Doctoral Compromise

by Aug 5, 2008Uncategorized2 comments

I have tried to read the paragraphs below as generously as I can, but I am still saddened by them. Please do correct me if I have been uncharitable.

Here’s an example of what self-identified fundamentalists may become if we don’t learn lessons from the 20th century history of our brothers. This comes from Graham Twelftree in (historically evangelical) InterVarsity Press’s Dictionary of Jesus and the Gospels (emphasis mine):

4.2. Was Jesus an Exorcist? Although the view is occasionally advanced that Jesus was not an exorcist, or that it was an insignificant aspect of his ministry, there is ample evidence that he had a reputation for being extremely successful in expelling evil spirits from people. First, the exorcism stories associated with Jesus in the Gospels . . . , which recent research has shown belong to the bedrock of reliable data about the historical Jesus, are the most compelling evidence of Jesus being an exorcist.

Second, there are sayings of and about Jesus that presume his ministry of exorcism and which are also generally regarded to belong to the bedrock of historical material: the charge that Jesus cast out demons by Beelzebul (Mk 3:22 [par. Mt 9:34 and 12:24; Lk 11:15]); the saying that Jesus exorcised by the Spirit or finger of God (Mt 12:28 [par. Lk 11:20]) and the parable of the strong man, which is a picture of exorcism (Mk 3:27 [par. Mt 12:29; Lk 11:21–22]; cf. Gos. Thom. 35). It is difficult to be certain of the origin of Jesus’ warning to Herod in which exorcism is mentioned: “Go tell that fox, ‘Behold, I cast out demons and perform cures today and tomorrow, and the third day I finish my course …’ ” (Lk 13:32). But it is likely to be authentic, for it is difficult to see why such a situation and saying should be constructed.


4.3.1. Familiar Techniques. In dealing with the demons, historical investigation shows that Jesus’ technique involved a number of features. First, there was an initial dramatic confrontation between Jesus and the demon(iac). For example, in Mark 1:23 the man screams out when he meets Jesus in the Capernaum synagogue so that it is suddenly obvious that he is a demoniac (cf. Mk 5:6–7; 7:25; 9:20). The historical reliability of this feature in the story is all but assured by the existence of this feature in other literature (Philostratus Vit. Ap. 4.20) and the Gospel writers show no consistent use of it.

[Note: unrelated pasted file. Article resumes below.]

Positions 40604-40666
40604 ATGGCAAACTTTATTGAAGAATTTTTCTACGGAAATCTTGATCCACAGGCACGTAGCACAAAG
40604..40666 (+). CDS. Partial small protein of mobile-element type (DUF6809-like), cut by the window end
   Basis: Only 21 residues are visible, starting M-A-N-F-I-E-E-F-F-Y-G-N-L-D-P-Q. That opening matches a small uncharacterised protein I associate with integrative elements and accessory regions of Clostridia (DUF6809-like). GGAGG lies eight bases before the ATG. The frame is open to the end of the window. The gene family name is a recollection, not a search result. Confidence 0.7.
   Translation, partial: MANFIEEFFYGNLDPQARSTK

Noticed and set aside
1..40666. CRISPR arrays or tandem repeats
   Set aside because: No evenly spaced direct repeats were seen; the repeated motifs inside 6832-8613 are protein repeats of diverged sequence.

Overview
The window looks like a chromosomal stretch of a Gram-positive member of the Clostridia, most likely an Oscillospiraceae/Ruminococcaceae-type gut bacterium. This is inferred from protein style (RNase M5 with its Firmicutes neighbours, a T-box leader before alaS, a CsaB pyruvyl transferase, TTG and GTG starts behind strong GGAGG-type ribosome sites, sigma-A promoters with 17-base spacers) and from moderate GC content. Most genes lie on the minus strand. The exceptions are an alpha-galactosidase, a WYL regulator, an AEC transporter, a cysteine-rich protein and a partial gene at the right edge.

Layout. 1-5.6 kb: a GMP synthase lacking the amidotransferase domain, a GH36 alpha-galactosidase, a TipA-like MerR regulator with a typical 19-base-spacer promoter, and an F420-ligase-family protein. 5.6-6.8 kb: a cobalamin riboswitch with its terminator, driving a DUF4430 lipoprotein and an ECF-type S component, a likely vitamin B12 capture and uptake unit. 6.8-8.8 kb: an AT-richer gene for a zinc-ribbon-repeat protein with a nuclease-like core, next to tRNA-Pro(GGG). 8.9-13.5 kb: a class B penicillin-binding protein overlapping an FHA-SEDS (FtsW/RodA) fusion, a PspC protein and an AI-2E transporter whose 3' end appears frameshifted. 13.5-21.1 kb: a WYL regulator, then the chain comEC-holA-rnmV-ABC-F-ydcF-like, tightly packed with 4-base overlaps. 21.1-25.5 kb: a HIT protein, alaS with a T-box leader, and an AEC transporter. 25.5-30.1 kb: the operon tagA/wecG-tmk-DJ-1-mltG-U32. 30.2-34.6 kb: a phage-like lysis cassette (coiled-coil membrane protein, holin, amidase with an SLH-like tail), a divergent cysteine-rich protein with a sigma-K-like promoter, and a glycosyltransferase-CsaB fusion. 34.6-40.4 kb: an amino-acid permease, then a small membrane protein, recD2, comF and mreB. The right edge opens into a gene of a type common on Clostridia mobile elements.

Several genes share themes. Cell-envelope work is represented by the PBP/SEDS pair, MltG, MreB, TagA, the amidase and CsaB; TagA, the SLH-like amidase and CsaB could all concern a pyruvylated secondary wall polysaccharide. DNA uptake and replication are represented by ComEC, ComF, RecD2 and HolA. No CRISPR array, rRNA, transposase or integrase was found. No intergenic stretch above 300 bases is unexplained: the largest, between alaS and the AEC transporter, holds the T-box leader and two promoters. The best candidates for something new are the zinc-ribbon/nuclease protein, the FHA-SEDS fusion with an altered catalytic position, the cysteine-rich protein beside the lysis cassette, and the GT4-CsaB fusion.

Joel B. Green, Scot McKnight and I. Howard Marshall, Dictionary of Jesus and the Gospels, 166 (Downers Grove, Ill.: InterVarsity Press, 1992).

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  1. Mark L Ward Jr

    Bad form, bad form… I’m commenting on my own post. But this has to be the post I look back at most frequently of all those I’ve written. It just came up in conversation last night, and I think any evangelical who wants to serve Christ’s body through some sort of scholarship needs to think carefully about the implications of this post for the issue of academic respectability.

    It is not wrong to use extra-biblical evidence or reasoning to support Scripture, but when an evangelical refuses to appeal to inspiration, we have a problem. Academic respectability has silenced the herald from repeating the message his Master has sent to the world. And Twelftree wasn’t just using evidence; he was using evidence that makes sense only in a view Scripture which denies its inspiration. I dispute that the historical reliability of any Gospel story is assured by “parallelomania” (as Sandmel put it) or by the supposed principle of dissimilarity!

  2. Mark L Ward Jr

    More bad form… I’ve come back to this post yet again in my own thinking!

    You not-so-subtly deny your divine Master’s authority when you herald His message in such a way that someone or something other than He validates His authority.